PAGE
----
Christopher Deliso has comprehensive experience in almost all areas of Travel Writing, from newspaper, magazine and in-flight feature writing to over 20 Lonely Planet travel guides and a travelogue, as well as special hotel reviews for travel consulting firms and expert commentary for travel media on destinations.

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His first travel feature (on Monemvasia, Greece) was published in the St. Petersburg Times of Florida in the summer of 2001. Back in those days, a freelance writer had to physically mail a letter of inquiry to the editor, along with the printed article and printed photographs, and pray that they would be safely returned when inevitably the rejection came.
Another thing happened during that summer of 2001 which would prove propitious. Christopher Deliso attended the annual travel writer’s conference held at Book Passage bookstore in Corte Madera, California. Among the illustrious speakers were famous authors and publishers such as Isabel Allende, Jan Morris, Dn George and Tony and Maureen Wheeler, the founders of Lonely Planet. The author appreciated it when Tony Wheeler signed his copy of LP’s guide to Georgia, Armenia and Azerbaijan, but did not think much more about the company until, five years later and in new Balkan environs, he impetuously responded to an advert on the company’s website seeking new writers.
That inspired, if improbable decision would launch a great eight-year adventure during which Christopher Deliso would co-author guides to Lonely Planet’s Greece, Greek Islands, Crete, Turkey, Bulgaria and Romania, Western Balkans, Eastern Europe, Europe on a Shoestrong, and various Best in Travel and specialty titles, as well as authoring articles for the company and its then-owner (BBC Worldwide).
He even performed quality control on sample luggage when the company briefly sought to get into the suitcase game. (Some of that prototype gear stands the test of time).
While guidebook research allowed the author to deepen his local and linguistic knowledge in the region, and encouraged him to interact with technology (the dreaded Christo CMS panel rolled out at the time), it turned out to be only one aspect of Christopher Deliso’s overall travel writing achievements. These are sufficiently diverse and numerous that it is difficult to categorize them; the various drop-down menus under the main Travel menu are just one way of organizing the material.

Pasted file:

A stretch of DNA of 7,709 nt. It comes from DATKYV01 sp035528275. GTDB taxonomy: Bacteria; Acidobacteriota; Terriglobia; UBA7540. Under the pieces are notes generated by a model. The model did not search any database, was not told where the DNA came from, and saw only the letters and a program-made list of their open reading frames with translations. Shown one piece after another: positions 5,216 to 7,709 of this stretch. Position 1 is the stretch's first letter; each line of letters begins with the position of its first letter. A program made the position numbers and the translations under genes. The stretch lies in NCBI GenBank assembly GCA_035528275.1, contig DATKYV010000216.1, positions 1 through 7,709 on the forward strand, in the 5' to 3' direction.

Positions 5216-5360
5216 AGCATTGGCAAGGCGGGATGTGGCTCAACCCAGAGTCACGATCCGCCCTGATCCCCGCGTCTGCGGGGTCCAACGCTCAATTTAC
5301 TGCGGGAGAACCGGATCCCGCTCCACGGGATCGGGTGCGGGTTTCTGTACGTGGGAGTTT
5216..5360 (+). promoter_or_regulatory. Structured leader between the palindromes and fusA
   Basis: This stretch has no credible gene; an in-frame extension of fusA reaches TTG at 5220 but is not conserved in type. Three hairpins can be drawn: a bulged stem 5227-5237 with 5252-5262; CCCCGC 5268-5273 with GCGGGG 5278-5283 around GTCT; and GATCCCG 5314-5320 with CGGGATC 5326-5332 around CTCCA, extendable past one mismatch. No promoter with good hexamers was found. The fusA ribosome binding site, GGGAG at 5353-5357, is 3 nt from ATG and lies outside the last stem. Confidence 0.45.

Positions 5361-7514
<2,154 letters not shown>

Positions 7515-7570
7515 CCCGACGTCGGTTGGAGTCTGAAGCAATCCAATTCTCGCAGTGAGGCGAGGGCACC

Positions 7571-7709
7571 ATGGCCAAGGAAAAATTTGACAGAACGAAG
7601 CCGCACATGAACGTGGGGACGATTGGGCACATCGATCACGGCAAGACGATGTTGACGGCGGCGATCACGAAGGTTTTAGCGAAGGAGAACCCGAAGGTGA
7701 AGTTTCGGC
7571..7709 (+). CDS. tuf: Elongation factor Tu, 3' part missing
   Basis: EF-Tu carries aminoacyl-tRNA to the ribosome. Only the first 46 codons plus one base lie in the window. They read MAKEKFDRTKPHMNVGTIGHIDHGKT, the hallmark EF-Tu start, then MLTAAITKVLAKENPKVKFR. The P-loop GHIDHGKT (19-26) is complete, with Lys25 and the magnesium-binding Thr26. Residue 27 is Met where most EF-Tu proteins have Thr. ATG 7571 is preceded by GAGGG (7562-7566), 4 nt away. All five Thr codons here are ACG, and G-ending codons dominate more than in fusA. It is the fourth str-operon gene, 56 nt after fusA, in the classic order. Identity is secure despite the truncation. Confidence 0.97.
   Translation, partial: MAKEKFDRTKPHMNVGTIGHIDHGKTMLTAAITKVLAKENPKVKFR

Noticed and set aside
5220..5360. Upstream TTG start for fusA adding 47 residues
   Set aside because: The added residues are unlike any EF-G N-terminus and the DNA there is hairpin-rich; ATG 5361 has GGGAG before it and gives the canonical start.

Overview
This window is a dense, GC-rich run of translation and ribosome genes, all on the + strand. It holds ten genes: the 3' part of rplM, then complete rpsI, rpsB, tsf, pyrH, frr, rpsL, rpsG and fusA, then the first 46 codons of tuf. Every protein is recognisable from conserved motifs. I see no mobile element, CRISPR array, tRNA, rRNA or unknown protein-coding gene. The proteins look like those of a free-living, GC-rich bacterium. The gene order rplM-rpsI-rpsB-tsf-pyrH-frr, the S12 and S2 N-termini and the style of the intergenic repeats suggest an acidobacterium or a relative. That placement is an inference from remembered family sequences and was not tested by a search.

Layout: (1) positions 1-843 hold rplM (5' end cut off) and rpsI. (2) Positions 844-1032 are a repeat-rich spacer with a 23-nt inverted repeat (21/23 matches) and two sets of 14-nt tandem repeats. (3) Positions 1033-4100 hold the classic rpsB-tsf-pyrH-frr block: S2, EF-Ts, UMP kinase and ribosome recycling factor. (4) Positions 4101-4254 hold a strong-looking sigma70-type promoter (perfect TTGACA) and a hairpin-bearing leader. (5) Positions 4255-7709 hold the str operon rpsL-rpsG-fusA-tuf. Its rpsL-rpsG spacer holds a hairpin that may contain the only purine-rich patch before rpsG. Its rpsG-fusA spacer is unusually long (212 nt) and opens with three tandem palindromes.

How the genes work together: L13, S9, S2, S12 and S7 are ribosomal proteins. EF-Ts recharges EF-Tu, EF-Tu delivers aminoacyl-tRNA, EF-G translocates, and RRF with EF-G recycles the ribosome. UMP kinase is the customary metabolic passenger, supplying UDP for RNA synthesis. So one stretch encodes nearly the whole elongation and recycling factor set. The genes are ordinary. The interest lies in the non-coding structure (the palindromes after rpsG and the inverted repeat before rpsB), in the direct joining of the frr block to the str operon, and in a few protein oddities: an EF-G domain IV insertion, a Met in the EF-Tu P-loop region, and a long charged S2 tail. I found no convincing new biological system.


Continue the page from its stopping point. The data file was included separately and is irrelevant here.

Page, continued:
By 2006 when he began writing for Lonely Planet, Christopher Deliso had already been freelancing for a year for the former London travel consultancy Travel Intelligence, which provided advice for high-end tourists on luxury accommodation. In 2007, he also released the full-length travelogue, Hidden Macedonia: The Mystic Lakes of Ohrid and Prespa (Haus, London). And he also began to write newspaper and magazine features for Greek shipping owners, in-flight airline magazines of various airlines, and specialist publications doing innovative and exciting things, such as Hidden Europe magazine of Germany, which catered to the lesser-visited rural spots of the Continent.
Aside from interacting with the locals and learning new things about the traditions and singularities of different places, Christopher Deliso has always been driven in travel writing by a genuine passion for helping future travelers have better experiences and make the most of their trips. He is very much aware that for many, a trip abroad may be a rare or even once-in-a-lifetime experience; and so, even for those who do not physically go anywhere, he seeks in his writing to preserve something of the feeling of the experience and the place. This is infinitely more difficult to accomplish blurb-like reviews and list-type articles that one often encounters. yet the author remains ever optimistic.
As the Internet has been transformed by the rise of social media and particularly video media, travel publishing was affected too. Not only did it become more difficult for all professional travel authors to place their stories (and expect to be paid decently for them), it also became more difficult to grab the attention of a media consumer base deluged with too much information at all turns. The author is optimistic that there will always be a niche for travel writing, but like everything else, it is a genre that is constantly undergoing transformation.